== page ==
On June 13, during the team Solomon Bozeman Basketball Camp at the University of Arkansas at Pine Bluff, Jonathan "J.T." Taylor Jr., of Sherwood, knocked down a three-pointer in the second half to tie the game. It was nothing new for the rising Little Rock Southwest High School senior, aptly nicknamed "Shooter," to hit those shots when they're needed the most.
But this time, it was a shot he doesn't remember taking, one that changed his life forever. As he turned to run back down the court, J.T. began seizing in the air and collapsed to the floor. His heart had stopped beating. A referee immediately started CPR, and a student athletic trainer stepped in to continue the life-saving measures. But CPR alone could not save him, as seconds turned to minutes with no pulse.
Though Arkansas Children’s Heart Institute in Little Rock is used to saving the lives of pediatric patients each day within the hospital’s walls, its outreach efforts ultimately saved J.T.’s life in that gym, over 40 miles away. J.T.’s Southwest coaches were trained by the Heart Institute’s Project ADAM (Automated Defibrillators in Adam’s Memory) program. This national nonprofit promotes training and education in CPR and the use of automated external defibrillator (AED) to ensure schools and community settings are prepared to prevent sudden cardiac death.
The AED shocked Taylor’s heart back into rhythm.
“It saved me,” Taylor, 17, said.
Taylor was diagnosed with hypertrophic cardiomyopathy, beginning his life-saving journey with Arkansas Children’s Hospital in Little Rock (ACH).
"Without them, I wouldn't be here," J.T. said of ACH. "And I'm glad that I got the (care team) I got. And I'm pretty sure all of them are amazing, but the ones that I have, the person who did my surgery, the people that came in and explained everything to me, the people that helped me through the hard times I was having, I would like to say thank you to them."
J.T.’s mother, Trina Taylor, described her son as her “peace.”
"He's just a calming soul," she said, adding he had a love for basketball before he even understood the game itself. "I first realized that Jonathan had a talent for basketball, I believe, when he started walking. When he was two, he had one of the little basketball goals and that's all he did in the living room, anywhere he was, just playing with that ball, shoot that ball. He's been doing it since he could walk."
On the court, his calm demeanor turns to intense focus and energy, which runs in his blood. His father, Jonathan Taylor Sr., is an AAU (Amateur Athletic Union) coach, basketball trainer and official. He played high school ball for Sylvan Hills in Sherwood and finished at Strong High School. He played at Henderson State University, Arkadelphia, and semi-pro basketball with the South Arkansas Hoopsters out of El Dorado.
Even J.T. admits when he started playing on his school team in fifth grade, "I wasn't really good." But once he told his father, "I'm ready to work," he began improving his game and training with his dad a few years later.
"He's a knockdown shooter. He's a hustler. He critiques himself in a pretty tough manner when things don't go his way. And he will go work and try to perfect that. ... Dedicated to the game," Jonathan Taylor said.
Today, that dedication means daily 5 a.m. workouts with his dad, working out with his Southwest Gryphons team and running at his home to wrap up each day. His commitment to health and fitness made his cardiac event on June 13 even more jarring.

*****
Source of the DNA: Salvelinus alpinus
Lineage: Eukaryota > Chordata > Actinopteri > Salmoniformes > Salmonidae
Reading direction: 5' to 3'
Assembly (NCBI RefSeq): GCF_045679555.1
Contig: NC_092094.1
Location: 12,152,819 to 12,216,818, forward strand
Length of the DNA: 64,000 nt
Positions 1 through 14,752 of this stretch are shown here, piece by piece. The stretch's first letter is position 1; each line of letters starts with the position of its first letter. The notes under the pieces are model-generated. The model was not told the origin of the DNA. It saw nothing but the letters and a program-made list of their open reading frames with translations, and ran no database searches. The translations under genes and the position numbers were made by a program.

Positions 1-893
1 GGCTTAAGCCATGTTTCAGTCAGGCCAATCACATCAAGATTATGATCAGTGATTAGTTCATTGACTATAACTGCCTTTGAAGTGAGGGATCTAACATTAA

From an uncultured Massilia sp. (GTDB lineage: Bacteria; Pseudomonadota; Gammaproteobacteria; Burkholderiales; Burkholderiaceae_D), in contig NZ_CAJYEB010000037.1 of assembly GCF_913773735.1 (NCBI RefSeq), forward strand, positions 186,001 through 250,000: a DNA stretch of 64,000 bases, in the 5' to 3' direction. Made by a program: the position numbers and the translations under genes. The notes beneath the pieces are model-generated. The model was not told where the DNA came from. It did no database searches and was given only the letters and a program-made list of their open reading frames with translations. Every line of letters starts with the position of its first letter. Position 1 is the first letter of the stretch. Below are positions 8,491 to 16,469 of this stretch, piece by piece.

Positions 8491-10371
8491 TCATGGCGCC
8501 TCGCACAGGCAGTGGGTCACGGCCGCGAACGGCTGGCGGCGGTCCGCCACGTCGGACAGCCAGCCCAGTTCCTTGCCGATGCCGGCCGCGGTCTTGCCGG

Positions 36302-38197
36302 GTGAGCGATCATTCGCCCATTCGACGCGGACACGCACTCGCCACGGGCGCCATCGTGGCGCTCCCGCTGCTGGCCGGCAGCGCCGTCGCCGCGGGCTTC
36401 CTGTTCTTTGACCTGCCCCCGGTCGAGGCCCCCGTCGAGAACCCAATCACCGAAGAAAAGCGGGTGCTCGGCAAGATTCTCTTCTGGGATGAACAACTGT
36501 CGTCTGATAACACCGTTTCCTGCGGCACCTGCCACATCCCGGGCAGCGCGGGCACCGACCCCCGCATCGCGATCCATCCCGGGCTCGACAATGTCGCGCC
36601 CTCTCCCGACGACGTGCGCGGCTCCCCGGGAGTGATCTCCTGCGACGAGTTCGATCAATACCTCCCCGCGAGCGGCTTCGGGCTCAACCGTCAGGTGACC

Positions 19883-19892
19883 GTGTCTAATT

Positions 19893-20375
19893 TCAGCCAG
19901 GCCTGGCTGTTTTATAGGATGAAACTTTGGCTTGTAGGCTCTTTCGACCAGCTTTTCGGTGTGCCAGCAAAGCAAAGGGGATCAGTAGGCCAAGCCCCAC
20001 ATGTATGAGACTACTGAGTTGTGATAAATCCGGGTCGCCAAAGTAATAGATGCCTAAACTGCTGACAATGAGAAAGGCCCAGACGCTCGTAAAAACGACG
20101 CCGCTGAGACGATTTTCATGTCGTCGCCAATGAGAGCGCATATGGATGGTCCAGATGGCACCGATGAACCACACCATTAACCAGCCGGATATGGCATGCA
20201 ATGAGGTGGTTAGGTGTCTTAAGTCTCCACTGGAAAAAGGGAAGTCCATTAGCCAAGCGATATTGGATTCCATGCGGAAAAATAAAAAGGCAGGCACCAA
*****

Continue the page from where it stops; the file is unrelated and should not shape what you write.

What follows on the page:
"I was terrified I could lose him. I mean, this is out of nowhere. He's been going to the doctor his entire life. It's not like we barely go to the doctor. We go to the doctor all the time for everything. Physicals come back, he's good to go, but they never checked anything with his heart," Jonathon Taylor said.
His father and grandmother were watching the game when J.T. began seizing, caused by his abnormal heart rhythm not allowing enough oxygen to get to his brain. Taylor said he initially thought his son had been dehydrated or that he just had a seizure.
“That right there was probably the scariest moment of my life,” Taylor said.
J.T. was transported to Jefferson Regional Medical Center in Pine Bluff, and further airlifted to ACH via the Angel One Transport helicopter. His mother, who got off work when she received the call, said J.T. could not hear, see or talk when he woke up.
"I was literally sitting in the parking lot, and I watched it land and I filmed it as it landed. I'm like, 'My baby's in there.' And it was just so surreal. By the time I got upstairs to see him, he said, 'Mom, I can't see you.' And, of course, that's absolutely frightening. But I was just like, 'My baby's here. He's talking to me. That's the most important thing right now,'" she said.
J.T. regained his senses but could not remember that day's events. However, the Taylor family will never forget the compassionate care from the ACH team. Trina Taylor said physicians spoke to her as a mother, avoiding confusing medical jargon and putting themselves in her shoes.
"Arkansas Children's Hospital will make whatever experience you're going through a little easier. I've been to other facilities, not to mention their names, and it just was not the same experience. The kindness of the staff, it was genuine. You could tell that people were not walking around smiling and being compassionate and caring for people because they were getting paid to. They were doing it because that's who they were," she said.
J.T. was at ACH for eight days when he was diagnosed with hypertrophic cardiomyopathy, which causes thickening of the left ventricle, the main pump to the heart.
Ken Knecht, M.D., medical director of Heart Transplant and Heart Failure at ACH and a professor of pediatrics in the division of cardiology at the University of Arkansas for Medical Sciences, said about one in 500 people, mostly adults, have diagnosed hypertrophic cardiomyopathy. For pediatric patients, this disease is caught primarily if there’s an arrhythmia. Arkansas Children’s Heart Institute treats one to two children a year for this disease.
"His heart muscle is abnormal. He was born with muscle that has a propensity to thicken, which is where the name came from," Knecht said. "The bigger problem is it can cause life-threatening arrhythmias or irregular heartbeats, which can lead to collapse or even death. And unfortunately, that is how J.T. presented; he collapsed while playing basketball."